4 étoiles Classica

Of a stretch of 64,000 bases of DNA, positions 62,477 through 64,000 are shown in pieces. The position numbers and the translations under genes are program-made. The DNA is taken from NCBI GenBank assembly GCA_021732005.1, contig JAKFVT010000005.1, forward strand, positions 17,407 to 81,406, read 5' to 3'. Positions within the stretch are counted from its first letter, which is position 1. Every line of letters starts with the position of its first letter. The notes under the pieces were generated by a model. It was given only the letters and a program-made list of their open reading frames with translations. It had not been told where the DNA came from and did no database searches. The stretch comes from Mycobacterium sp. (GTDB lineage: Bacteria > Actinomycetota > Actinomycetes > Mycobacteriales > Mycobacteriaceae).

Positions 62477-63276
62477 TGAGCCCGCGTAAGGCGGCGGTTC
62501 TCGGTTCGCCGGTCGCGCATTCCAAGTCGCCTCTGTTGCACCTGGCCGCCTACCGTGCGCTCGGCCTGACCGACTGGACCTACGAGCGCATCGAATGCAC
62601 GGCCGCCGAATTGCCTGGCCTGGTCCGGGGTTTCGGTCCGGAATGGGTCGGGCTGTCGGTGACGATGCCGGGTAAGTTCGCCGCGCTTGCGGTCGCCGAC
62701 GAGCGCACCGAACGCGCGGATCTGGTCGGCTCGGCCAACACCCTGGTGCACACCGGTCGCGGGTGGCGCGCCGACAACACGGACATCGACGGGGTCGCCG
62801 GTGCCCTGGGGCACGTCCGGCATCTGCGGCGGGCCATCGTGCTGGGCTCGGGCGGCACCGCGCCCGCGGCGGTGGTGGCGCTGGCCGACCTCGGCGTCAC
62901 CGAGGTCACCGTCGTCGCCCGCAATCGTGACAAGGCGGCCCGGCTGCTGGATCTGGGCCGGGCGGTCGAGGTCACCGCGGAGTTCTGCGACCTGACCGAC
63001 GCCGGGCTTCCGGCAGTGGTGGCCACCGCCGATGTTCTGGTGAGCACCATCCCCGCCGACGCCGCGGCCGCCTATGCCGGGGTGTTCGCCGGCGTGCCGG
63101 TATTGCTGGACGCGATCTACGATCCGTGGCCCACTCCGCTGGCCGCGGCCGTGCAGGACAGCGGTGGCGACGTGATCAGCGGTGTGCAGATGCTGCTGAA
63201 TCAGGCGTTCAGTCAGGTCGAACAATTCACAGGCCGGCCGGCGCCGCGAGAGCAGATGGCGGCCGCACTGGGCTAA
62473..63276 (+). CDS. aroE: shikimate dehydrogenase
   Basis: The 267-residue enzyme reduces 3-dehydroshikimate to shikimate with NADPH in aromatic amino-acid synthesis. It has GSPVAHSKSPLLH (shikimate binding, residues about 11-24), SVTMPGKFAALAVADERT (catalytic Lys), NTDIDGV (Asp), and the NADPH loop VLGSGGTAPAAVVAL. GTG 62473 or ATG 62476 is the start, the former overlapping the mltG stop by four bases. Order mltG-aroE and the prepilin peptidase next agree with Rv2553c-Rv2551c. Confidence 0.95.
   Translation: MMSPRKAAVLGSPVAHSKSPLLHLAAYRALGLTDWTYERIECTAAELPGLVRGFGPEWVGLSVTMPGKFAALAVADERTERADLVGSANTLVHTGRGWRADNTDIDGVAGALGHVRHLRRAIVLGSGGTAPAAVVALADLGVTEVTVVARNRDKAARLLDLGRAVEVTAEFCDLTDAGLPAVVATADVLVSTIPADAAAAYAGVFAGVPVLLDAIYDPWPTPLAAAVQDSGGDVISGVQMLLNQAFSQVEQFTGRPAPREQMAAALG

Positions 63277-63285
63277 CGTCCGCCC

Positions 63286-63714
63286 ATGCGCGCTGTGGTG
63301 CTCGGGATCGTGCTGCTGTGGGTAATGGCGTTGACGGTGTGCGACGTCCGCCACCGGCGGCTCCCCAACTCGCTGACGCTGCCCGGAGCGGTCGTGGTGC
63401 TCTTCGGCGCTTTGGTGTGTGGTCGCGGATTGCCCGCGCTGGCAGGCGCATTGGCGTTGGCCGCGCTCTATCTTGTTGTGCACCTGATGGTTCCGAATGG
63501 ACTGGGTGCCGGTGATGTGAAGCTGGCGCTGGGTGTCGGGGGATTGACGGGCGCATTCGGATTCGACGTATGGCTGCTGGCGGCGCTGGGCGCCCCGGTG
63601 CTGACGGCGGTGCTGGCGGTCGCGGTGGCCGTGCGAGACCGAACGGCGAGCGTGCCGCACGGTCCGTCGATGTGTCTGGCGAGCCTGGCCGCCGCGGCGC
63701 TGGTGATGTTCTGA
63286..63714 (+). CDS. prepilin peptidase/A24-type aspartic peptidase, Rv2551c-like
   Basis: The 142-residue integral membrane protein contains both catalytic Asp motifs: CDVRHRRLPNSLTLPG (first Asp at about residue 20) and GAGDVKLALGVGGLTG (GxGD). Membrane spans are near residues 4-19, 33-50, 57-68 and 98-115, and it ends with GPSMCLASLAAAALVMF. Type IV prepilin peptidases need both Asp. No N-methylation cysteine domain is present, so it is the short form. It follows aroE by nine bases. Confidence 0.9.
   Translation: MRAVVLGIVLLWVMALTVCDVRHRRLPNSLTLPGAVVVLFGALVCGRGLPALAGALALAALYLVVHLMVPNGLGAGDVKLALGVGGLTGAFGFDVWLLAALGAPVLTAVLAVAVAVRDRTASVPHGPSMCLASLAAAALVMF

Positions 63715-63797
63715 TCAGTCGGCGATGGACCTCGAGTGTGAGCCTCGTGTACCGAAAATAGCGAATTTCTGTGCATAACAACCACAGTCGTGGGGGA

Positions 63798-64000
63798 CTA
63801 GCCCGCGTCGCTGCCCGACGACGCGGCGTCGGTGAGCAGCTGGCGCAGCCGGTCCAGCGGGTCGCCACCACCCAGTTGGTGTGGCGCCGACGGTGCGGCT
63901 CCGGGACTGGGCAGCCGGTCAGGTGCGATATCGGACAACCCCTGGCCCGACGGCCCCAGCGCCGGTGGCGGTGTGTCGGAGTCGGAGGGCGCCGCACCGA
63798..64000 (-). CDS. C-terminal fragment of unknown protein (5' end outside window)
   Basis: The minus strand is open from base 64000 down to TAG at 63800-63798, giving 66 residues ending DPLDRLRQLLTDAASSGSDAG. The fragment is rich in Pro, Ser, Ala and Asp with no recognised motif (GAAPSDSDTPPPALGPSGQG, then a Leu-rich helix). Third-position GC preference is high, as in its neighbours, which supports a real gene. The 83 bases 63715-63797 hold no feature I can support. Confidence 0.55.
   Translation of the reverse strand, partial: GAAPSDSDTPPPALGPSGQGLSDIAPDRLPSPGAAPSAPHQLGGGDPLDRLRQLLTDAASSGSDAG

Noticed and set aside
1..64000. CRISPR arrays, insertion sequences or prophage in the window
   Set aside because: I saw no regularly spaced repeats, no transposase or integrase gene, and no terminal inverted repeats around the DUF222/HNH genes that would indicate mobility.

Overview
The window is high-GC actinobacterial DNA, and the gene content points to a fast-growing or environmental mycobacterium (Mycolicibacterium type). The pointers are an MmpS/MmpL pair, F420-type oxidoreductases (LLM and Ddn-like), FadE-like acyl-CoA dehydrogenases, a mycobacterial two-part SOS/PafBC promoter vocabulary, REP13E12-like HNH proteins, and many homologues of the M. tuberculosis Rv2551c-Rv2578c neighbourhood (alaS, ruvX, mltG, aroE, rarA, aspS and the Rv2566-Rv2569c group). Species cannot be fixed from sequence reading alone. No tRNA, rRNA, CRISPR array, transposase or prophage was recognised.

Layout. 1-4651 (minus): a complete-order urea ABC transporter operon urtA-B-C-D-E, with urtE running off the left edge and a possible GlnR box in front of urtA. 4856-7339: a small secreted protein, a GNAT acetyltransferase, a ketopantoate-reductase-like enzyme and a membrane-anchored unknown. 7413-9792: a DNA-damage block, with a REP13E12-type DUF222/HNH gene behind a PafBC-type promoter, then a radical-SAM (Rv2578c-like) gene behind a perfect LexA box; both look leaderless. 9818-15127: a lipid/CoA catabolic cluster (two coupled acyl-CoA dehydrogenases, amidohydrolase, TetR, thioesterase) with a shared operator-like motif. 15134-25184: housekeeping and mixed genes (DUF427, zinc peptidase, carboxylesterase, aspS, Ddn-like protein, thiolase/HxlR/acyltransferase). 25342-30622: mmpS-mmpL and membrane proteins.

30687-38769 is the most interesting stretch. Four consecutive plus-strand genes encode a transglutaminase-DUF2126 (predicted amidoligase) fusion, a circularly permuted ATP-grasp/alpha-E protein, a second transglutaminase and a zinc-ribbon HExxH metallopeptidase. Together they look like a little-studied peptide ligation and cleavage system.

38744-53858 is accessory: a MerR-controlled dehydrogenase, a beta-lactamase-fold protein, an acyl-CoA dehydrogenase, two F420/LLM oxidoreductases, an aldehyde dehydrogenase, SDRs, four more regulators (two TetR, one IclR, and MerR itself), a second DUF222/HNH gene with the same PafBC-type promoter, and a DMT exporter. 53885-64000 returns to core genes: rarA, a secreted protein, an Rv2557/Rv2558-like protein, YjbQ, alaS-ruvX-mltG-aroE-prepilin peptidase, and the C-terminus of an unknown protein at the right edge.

Tchaikovsky's Manfred Symphony, a programmatic work based on Lord Byron's Manfred via the Russian critic Vladimir Stasov, has been performed less often even than the three earlier Tchaikovsky symphonies, to say nothing of the mighty final three (although most of the major Russian conductors have recorded it at some point during their careers). It was composed in 1885, at the height of the composer's career. Tchaikovsky was ambivalent about the work, at first proclaiming it one of his best, but later threatening to destroy it. The symphony shows the influence of Berlioz's program works (including an "idée fixe"), and is not boring in the least. The reasons for its neglect include its length, its orchestral complexity (it calls for two harps, not something all orchestras can provide, as well as a harmonium or organ and gigantic brass and wind sections), and a certain lack of cohesion. Russian conductors may bull through the work and thus avoid the latter issue, but Latvian conductor Andris Nelsons, leading the City of Birmingham Symphony Orchestra in a live recording, tries for a more measured approach. Listeners may wish for more blood and guts as the finale proceeds, but there are many attractions: the Birmingham players punch above their weight in a perilously difficult score (apparently, it's true, having four spliced-together chances), and Nelsons gives the work a level of detail and balance that's especially impressive in a live performance. The Marche Slave, Op. 31, serves as a curtain raiser, and Nelsons' energetic reading works very well: annotator Tobias Hell points out its thematic similarities (the Marche Slave was about the Serbian struggle against the Turks, Manfred about the Greek independence war). If this is not the last word on the Manfred Symphony, it is one that will be welcomed into many collections.